Pack 20: Lake Dawson, Frank Sanders, Calvin Williams, J.J. Birden, Kordell Stewart, and Erik Kramer
Pack 21: Terance Mathis, Errict Rhett, Daryl Johnston, Jake Reed, Napoleon Kaufman, and Curtis Conway
Pack 22: Steve McNair, Jim Kelly, Bryce Paup, Steve Tasker, Ricky Watters, and Herman Moore
Pack 23: Joey Galloway, James Stewart, EMMITT SMITH, Aaron Hayden, Stan Humphries, and Kevin Williams
Pack 24: Irving Fryar, J.J. Stokes, Antonio Freeman (Rookie Stallions), Stan Mitchell, Neil O’Donnell, and Mark Chmura
FIRST AND GOAL’S FOUR DOWNS:
1st Down, Design: The Lombardi Trophy border was a nice touch to tie in the theme of the product, which was chasing the NFL crown throughout the season. The name plate in the upper portion of the card was effective and simple. While I liked that the player photos were usually good action shots and in front of the frame, I would have prefered to see the rest of the photograph behind the frame, rather than the faux marble look, which for me, seemed out of place.
2nd Down, Inserts: This was definitely a set builders product as only three inserts were featured (I am not including the Super Bowl football redemption as it did not have stated odds and the redemption was not for a card). The inserts were fairly well designed (SHINY!), but I don’t know how I feel about the Mini Back-to-Back set. I am not a big fan of not only including two players on one insert card, but also putting one of those players on the back of the card. Put both on the front, or just make two seperate cards.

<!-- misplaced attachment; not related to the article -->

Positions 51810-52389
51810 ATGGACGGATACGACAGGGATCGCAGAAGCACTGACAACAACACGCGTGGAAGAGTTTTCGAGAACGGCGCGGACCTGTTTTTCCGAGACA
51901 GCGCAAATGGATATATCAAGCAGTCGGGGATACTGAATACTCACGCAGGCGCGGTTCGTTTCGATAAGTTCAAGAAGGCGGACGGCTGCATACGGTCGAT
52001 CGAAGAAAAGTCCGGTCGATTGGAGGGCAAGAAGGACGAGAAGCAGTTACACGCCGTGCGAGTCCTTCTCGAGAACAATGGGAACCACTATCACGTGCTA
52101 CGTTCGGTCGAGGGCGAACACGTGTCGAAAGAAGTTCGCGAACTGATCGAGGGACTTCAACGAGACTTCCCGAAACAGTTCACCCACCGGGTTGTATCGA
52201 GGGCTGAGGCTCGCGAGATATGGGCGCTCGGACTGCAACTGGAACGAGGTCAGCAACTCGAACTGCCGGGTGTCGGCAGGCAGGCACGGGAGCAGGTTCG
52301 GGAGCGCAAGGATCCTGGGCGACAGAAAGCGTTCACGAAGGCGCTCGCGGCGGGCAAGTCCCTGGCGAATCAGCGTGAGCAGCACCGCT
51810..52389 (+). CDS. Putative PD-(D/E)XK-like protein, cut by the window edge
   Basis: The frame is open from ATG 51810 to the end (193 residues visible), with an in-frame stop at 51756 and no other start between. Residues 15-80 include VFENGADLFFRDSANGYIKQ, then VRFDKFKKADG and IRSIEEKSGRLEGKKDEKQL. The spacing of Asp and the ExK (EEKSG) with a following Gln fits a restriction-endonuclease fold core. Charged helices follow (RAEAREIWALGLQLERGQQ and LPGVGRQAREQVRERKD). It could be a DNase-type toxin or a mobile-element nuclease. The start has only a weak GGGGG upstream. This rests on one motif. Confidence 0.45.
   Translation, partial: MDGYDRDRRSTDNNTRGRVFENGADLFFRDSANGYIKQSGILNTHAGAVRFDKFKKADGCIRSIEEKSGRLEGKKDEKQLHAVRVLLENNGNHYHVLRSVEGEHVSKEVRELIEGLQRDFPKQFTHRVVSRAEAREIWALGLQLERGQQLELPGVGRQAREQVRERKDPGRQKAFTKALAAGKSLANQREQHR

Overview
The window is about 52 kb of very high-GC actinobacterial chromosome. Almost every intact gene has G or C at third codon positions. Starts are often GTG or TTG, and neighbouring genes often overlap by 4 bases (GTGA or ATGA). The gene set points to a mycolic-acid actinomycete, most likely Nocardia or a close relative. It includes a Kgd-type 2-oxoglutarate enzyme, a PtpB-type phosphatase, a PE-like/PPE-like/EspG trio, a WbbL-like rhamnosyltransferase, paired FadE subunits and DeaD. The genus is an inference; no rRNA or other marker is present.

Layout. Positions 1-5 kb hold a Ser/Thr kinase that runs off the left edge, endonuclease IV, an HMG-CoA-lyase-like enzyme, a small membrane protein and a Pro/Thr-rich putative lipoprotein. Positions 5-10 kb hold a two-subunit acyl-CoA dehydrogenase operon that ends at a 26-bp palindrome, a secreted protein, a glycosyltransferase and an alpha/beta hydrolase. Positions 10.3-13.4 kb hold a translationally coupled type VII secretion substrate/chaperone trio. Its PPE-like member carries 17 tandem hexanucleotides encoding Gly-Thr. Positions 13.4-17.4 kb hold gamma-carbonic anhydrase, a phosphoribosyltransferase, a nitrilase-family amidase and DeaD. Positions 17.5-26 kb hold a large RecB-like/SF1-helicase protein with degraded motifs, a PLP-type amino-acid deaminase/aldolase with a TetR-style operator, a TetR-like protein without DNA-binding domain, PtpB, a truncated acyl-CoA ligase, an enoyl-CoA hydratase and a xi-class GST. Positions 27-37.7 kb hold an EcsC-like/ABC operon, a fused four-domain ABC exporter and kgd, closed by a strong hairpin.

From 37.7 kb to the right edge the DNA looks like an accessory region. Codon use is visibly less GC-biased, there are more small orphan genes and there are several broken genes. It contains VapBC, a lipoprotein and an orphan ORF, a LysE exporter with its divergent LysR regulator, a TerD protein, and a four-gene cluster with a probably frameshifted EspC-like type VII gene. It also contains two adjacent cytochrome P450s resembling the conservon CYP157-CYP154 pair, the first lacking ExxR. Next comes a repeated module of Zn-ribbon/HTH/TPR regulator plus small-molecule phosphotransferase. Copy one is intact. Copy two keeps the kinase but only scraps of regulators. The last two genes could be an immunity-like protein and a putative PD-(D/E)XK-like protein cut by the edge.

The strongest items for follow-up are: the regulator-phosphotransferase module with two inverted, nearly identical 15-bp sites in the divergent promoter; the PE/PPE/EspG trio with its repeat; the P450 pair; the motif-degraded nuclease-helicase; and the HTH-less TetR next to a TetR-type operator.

3rd Down, Collation: If this is a set builder’s product, it is also a lazy set builder’s product. With just one box, I completed over 99% of the base set (the only card I didn’t pull was #13 Steve Bono). With 144 cards in the box and very few inserts, I did pull 21 doubles (unfortunately no star doubles), but no triples. I still haven’t decided if it is a good or bad sign when I start pulling players in the exact same order in two or more packs (this happened several times in this box). But with only missing one base card out of 120, I can’t complain too much.
4th Down, Overall Value: I only paid about $0.22 per card, so it’s hard to say it was an overpriced product that was a complete waste of money. However, with the lack of nice inserts and only a handfull of players really pulling money from that year, along with NO ROOKIES (*gasp!*), I also have a hard time saying this box was a steal. If you like “priceless” older wax, it was a good buy. If you are looking for quality cardboard that has some nice resale value, stay away. One saving grace for me was that I did pull the Emmitt Smith base card, even though I had to sweat it out as it didn’t come until pack 23 of 24.
RED ZONE RESULTS: TURNOVER ON DOWNS This product didn’t score any points when it mattered, but it did put the defense in great position to make a quality stop, or even force a safety. In tight games, those 2 points could be the difference.